Govt Actuary finds insurers struggling to understand catastrophe risk

North Queensland apartment owners will have to put up with the massive insurance premium increases (e.g. more than 300%) they have experienced in recent years after an Australian Government Actuary report concluded the premium increases most likely reflected the market waking up to the higher level of risk posed by disasters such as Cyclone Yasi. The Actuary’s report, however, contains some brilliant commentary on the insurance industry’s practices, suggesting it doesn’t really have much of an idea how to price the risk from major natural disasters in premiums. For example:

…catastrophe reinsurance costs are now increasingly allocated in line with the assessed risk presented by the underlying policy. Having said that, catastrophe modelling remains an inexact science…

…in the insurance market, the cost of the product being sold (this refers to the value of the underlying risk) can only be estimated and often only quite poorly. This makes ‘accurate pricing’ of some business segments difficult. Strata title in NQ is one such small business segment.

Given these doubts about the science of insurance premium pricing, it’s possible the premiums NQ residents are paying are higher than justified by the true risks involved. KS at Loose Change has coverage of this issue, too, and he is skeptical about the Government’s suggestion that property owners should negotiate a higher excess in exchange for lower premiums:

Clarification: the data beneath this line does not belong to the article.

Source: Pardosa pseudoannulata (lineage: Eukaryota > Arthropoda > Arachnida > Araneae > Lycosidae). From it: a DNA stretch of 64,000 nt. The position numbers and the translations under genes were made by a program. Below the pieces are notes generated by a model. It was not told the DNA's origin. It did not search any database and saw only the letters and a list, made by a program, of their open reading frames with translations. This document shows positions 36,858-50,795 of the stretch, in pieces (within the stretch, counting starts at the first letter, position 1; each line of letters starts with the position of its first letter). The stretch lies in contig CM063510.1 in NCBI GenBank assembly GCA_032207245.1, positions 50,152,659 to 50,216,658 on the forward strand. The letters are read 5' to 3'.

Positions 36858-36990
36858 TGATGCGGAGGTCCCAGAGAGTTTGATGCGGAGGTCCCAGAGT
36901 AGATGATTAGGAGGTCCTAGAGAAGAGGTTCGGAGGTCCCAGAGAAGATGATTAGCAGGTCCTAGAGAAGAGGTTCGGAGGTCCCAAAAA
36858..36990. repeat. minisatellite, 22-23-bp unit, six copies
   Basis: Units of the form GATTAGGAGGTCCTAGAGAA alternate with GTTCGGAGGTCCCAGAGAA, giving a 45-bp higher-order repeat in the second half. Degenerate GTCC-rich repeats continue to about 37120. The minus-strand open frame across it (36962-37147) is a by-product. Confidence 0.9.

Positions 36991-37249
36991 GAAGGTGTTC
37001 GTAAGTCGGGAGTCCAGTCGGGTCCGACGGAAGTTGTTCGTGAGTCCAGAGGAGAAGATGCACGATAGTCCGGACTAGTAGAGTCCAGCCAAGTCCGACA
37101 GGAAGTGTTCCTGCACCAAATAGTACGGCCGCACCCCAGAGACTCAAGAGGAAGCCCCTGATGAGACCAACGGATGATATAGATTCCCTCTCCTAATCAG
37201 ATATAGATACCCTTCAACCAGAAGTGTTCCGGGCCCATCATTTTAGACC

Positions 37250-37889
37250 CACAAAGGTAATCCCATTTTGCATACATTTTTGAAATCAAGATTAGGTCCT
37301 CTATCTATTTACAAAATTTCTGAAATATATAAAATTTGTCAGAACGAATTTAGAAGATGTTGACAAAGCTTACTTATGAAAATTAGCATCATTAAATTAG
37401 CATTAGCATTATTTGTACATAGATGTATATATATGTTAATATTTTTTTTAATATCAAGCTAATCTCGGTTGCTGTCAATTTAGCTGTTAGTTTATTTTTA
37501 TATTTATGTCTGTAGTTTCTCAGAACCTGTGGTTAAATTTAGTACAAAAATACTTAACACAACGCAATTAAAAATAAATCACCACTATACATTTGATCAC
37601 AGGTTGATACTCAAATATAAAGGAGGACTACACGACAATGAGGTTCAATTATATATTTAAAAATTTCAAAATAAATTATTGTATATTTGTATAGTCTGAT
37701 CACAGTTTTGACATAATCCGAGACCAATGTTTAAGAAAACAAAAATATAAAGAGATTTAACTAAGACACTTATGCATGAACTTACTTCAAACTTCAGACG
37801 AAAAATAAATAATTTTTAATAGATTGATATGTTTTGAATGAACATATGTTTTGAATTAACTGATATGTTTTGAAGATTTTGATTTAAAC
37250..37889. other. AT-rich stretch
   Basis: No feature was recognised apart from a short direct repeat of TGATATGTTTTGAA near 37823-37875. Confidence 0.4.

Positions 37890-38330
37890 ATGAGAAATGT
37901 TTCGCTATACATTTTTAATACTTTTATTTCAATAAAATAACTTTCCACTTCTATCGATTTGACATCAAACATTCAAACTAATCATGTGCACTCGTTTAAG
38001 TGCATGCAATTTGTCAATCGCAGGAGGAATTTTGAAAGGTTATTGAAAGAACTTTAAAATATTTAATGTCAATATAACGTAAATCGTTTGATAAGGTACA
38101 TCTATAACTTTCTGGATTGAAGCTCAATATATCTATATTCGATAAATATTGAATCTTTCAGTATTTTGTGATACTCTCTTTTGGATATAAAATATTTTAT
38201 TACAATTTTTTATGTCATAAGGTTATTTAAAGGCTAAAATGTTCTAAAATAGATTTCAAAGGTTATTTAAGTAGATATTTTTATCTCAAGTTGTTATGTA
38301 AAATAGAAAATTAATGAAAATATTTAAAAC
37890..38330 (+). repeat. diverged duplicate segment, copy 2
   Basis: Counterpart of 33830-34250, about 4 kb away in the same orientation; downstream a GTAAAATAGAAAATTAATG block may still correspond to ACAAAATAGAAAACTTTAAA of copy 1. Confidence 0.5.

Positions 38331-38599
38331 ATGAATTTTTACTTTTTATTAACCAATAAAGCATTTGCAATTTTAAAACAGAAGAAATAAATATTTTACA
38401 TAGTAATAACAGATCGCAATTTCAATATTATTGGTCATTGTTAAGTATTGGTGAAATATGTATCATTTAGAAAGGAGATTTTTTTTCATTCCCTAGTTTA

Stop Press: Strata Whitewash!

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This entry was posted in Cairns, Climate change, Cyclones, North Queensland and tagged , , , , . Bookmark the permalink.

3 Responses to Govt Actuary finds insurers struggling to understand catastrophe risk

  1. KS says:

    It is clear that the issues extend well beyond what could have been addressed by the AGA. Which is what I have always contended. There is also catastrophe data at the Insurance Council website back to 1970. I don’t think there is any debate that there have been three serious La Nina events to impact Qld since WW2. These are 1954/5; @1974; and the last few years. The analysis from the AGA covers only the most recent extreme years?

    The Risk Frontiers unit at Macquarie Uni would seem to be the most appropriate to analyse this but recent research has been almost all floods ……

    • Gene Tunny says:

      Useful info. Thanks. It’s pretty clear the insurance companies have over-reacted to recent events. There’s definitely an opportunity for a competitor to take market share off the current players.

  2. Pingback: Insurance Council admits ignorance on strata insurance hikes and funds JCU research | Queensland Economy Watch

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